How often do your customers come back to you? The answer can define the value of your business.
Such is the case at Wpromote, an online advertising agency that manages its clients’ online marketing and social-media promotions. Wpromote founder Michael Mothner is not looking to sell, but he did let my colleague Mark Tepper, the founder of Strategic Wealth Partners, and I have a look under the hood of his business to see just how sellable the company would be if Mothner ever wanted to get out.
We found a business that will have the big agency holding companies salivating if and when the time comes for Mothner to sell. Wpromote derives 99 percent of its $11 million in annual revenue from six-month contracts that renew at a rate of 96 percent.
“An acquirer could look at Wpromote’s business and project its performance many years into the future,” says Tepper. “Acquirers pay a premium for a business when they can see where the revenue will be coming from for years.”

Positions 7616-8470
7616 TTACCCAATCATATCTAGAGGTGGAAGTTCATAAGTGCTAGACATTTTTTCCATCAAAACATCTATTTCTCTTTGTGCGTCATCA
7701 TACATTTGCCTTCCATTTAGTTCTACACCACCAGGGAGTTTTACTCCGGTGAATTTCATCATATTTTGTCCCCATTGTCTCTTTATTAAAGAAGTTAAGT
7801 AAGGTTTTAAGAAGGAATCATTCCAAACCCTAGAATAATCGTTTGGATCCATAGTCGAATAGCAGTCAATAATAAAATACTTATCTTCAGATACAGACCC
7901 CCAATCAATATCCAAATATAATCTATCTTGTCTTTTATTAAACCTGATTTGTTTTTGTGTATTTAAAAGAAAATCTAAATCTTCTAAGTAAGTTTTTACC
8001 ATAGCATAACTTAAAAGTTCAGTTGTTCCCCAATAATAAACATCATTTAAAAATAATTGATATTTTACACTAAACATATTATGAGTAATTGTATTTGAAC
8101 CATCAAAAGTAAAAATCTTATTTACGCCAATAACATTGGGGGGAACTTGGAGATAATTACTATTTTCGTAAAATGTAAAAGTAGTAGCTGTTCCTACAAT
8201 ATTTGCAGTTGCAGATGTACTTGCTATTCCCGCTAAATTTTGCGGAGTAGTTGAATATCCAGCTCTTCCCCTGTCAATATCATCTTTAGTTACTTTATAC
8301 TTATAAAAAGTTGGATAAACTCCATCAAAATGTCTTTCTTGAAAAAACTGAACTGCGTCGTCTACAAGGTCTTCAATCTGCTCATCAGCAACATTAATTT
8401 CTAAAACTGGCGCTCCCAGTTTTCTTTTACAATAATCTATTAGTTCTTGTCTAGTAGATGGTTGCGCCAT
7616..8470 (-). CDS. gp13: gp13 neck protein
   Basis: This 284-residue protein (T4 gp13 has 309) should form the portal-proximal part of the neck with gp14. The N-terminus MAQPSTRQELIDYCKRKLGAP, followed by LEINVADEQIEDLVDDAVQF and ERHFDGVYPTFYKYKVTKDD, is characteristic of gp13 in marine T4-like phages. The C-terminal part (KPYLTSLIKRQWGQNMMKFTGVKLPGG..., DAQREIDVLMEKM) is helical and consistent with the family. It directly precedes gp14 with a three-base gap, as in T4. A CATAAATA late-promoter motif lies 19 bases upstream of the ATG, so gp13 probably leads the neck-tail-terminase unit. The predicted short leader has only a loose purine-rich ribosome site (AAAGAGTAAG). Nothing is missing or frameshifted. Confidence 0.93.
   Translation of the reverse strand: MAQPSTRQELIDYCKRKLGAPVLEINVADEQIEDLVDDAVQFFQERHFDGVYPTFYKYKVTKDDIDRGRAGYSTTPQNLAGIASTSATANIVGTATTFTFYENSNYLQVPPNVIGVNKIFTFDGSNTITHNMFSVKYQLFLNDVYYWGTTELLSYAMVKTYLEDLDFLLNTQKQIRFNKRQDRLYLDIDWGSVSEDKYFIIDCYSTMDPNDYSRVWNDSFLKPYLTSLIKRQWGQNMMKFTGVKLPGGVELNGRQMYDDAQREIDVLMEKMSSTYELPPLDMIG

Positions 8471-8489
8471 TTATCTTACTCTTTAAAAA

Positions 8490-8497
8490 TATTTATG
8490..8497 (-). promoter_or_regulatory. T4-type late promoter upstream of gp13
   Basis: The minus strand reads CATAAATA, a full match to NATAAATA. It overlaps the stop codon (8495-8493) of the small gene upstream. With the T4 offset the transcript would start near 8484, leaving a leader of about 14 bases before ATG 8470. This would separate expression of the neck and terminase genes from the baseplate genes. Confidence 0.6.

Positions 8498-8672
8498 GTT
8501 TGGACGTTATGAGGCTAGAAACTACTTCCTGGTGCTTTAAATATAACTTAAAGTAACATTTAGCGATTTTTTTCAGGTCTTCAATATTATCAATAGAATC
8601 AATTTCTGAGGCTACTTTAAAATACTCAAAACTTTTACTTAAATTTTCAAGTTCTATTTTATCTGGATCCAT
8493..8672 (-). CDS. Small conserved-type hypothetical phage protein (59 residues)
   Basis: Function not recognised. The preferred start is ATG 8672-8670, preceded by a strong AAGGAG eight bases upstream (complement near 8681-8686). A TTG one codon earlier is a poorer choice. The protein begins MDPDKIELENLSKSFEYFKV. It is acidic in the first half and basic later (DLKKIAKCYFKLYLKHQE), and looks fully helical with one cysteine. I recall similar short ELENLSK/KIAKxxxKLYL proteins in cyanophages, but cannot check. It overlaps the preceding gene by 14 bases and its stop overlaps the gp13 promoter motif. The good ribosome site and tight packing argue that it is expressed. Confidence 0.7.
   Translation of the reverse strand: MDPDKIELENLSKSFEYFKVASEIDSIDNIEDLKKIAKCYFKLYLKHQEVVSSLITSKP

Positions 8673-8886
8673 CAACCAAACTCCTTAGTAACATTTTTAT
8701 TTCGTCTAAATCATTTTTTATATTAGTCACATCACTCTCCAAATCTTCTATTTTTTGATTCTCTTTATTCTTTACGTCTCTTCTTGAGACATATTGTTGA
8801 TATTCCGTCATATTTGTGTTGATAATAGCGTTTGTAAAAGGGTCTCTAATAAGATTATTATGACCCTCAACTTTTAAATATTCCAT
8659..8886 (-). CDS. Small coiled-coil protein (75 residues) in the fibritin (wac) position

A Business Model That Works
There are at least three ways to build a recurring revenue model into your business:
1. One-year re-up: This is a basic contract. The buyer has to make the proactive decision to repurchase from your company every year.
2. One-year auto-renewal: The buyer is committed for a period of one year but then has a window (usually 30 or 60 days) during which he or she can get out. If the buyer doesn’t cancel within the renewal window, they are committed for another year.
3. Greenfield: The customer is assumed to have renewed unless the customer states otherwise. Most cloud-based software applications, such as Wufoo forms, SurveyMonkey, and Constant Contact, use a Greenfield model.
How Strong Are Your Renewals?
Regardless of the model you choose, your renewal rate is the number that will drive the sellability of your company. Track your renewal rate on a rolling 12-month basis so you can spot trends early. How are you performing?
“Strive for an 80 percent-plus annual renewal rate,” says Tepper, “and you’ll have a line of buyers ready to buy your company when you’re ready to sell it.”